‘All activities to stop, ships to return’ if Covid-19 cases detected onboard Singapore's ‘cruises to nowhere’

Genting Cruise Lines, Royal Caribbean International and the Singapore Tourism Board have spelt out the Covid-19 protocols amid concerns over a possible outbreak onboard the cruises. — Picture courtesy of Dream Cruises via TODAY
Genting Cruise Lines, Royal Caribbean International and the Singapore Tourism Board have spelt out the Covid-19 protocols amid concerns over a possible outbreak onboard the cruises. — Picture courtesy of Dream Cruises via TODAY

SINGAPORE, Oct 14 — If suspected Covid-19 cases are detected on a “cruise to nowhere” departing from Singapore starting next month, they will be isolated immediately along with their close contacts and the ship will return to shore, with all guests not allowed to leave their rooms.

All activities onboard will stop and contact tracing will be activated. Deep cleaning will also be carried out. Once the ship returns to Singapore, contingency plans are in place for passengers to disembark and be provided with medical support if needed.

In response to TODAY’s queries, Genting Cruise Lines, Royal Caribbean International and the Singapore Tourism Board (STB) spelt out the Covid-19 protocols amid concerns over a possible outbreak onboard the cruises, which have drawn keen interest from the travel-starved public.

The two cruise lines have been given the green light to offer such round-trips with no ports of call as part of a pilot scheme announced last week by STB.

The cruises will sail at a reduced capacity of 50 per cent and must be audited under the CruiseSafe certification programme, which is benchmarked against global health and safety standards.

These standards include infection control measures at every stage of a passenger’s journey, ensuring 100 per cent fresh air throughout the ship, and frequent cleaning and sanitisation onboard.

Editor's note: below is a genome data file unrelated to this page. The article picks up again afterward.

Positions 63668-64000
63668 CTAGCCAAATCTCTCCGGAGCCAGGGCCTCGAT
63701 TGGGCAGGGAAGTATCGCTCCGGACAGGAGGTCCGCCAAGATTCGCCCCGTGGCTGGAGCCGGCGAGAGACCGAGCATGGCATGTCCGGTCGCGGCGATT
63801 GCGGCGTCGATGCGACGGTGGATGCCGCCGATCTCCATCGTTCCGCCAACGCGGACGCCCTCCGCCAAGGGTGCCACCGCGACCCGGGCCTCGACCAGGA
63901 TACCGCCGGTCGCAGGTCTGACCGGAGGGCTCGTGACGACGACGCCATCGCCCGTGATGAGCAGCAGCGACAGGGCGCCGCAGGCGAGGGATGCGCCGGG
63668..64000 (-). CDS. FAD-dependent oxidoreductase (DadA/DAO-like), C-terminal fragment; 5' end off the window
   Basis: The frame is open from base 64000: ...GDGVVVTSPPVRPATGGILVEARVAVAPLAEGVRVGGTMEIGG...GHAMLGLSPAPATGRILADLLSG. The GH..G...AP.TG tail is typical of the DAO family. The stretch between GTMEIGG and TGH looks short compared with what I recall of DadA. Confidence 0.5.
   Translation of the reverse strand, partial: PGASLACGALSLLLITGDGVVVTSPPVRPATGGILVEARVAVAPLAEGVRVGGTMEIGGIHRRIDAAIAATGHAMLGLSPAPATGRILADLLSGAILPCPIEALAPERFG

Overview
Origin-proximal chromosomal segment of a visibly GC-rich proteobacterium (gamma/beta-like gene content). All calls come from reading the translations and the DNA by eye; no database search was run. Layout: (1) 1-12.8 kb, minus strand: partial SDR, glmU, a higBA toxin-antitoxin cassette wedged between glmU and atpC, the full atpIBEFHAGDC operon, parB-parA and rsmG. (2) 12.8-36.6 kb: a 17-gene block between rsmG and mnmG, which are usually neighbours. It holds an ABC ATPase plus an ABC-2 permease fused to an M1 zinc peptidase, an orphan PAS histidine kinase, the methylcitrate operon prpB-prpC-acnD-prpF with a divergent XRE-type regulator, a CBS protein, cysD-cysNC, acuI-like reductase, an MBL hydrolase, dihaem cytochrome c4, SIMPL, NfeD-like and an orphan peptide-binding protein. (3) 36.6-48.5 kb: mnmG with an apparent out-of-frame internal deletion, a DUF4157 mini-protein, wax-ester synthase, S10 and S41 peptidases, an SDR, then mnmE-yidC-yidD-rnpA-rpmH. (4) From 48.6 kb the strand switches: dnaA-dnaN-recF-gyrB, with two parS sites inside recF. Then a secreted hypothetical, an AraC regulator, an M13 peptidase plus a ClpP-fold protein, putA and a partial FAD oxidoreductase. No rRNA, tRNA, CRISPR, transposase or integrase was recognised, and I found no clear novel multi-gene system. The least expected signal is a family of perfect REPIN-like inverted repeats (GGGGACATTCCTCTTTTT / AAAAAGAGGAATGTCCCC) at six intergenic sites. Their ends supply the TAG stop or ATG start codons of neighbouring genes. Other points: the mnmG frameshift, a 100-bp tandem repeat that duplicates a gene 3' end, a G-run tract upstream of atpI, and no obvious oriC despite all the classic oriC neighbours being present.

The Straits Times on Monday reported that both firms have garnered high interest for their cruises, with Genting Cruise Lines receiving more than 6,000 bookings in just five days and Royal Caribbean International seeing an increase of bookings by 500 per cent compared with the past two weeks.

Royal Caribbean International’s first sailing on December 1, which is capped at about 1,000 guests, is almost sold out.

Responding to TODAY’s queries, Angie Stephen, managing director of the Royal Caribbean’s operations in Asia Pacific, said its ship is equipped with upgraded medical facilities so immediate diagnostic testing can be carried out in the event that someone on the ship exhibits symptoms.

Similarly, Michael Goh, head of international sales at Genting Cruise Lines said it has a medical team onboard, which includes nurses, doctors and an infection control officer who are certified to manage any emergency or medical crisis.

In the event of a positive case on board, the passenger will be immediately isolated for further examination and his close contacts will be quarantined.

Goh said contact tracing will be done by analysing closed-circuit television cameras, access cards and mobile applications such as Trace Together.

“The scale of quarantine measures will vary according to situation and a-full-ship quarantine will be activated in the event of a confirmed case,” he said. “Only essential service crew with personal protective equipment are allowed limited movement on the ship and all onboard activities will cease during this period.”

Stephen spelt out similar protocols, adding that contact tracing will be activated via Bluetooth wearable devices provided by the firm, which guests and crews are required to carry at all times.

Both Stephen and Goh said the likelihood of an outbreak is assessed to be low given that all passengers and crew are tested, with short itineraries and no port of calls.

Safety a top priority'

Still, Goh stressed that the safety of passengers and crews remains the firm’s top priority.

“We understand the concerns of consumers as their mindset, requirements and expectations have evolved when it comes to leisure and travel with a focus on health and well-being,” he said.

STB’s cruise director Annie Chang said that cruise lines have Polymerase Chain Reaction machines onboard, which will be used to test suspected passengers with Covid-19 symptoms when the ships are sailing.

“There will be swift isolation of suspected cases and close contacts until results are out,” she added.

With safe management measures in place, such cruises are as safe as other activities that have resumed in Singapore, she reiterated.

The global cruise industry has largely ground to halt due to virus-related travel restrictions, and following a series of outbreaks on packed vessels.

In February, British-registered cruise ship Diamond Princess was quarantined off the coast of Japan, after more than 700 passengers and crew members were found ill.

Some experts have expressed caution about the cruises to nowhere. Professor Alex Cook, vice-dean of research at the National University of Singapore’s Saw Swee Hock School of Public Health, was quoted by the Straits Times questioning whether cruise ships are “the hills we want to die on”.

He noted that a passenger infected a day before boarding will highly likely test negative on embarkation, only to turn positive in a day or two during the cruise. — TODAY

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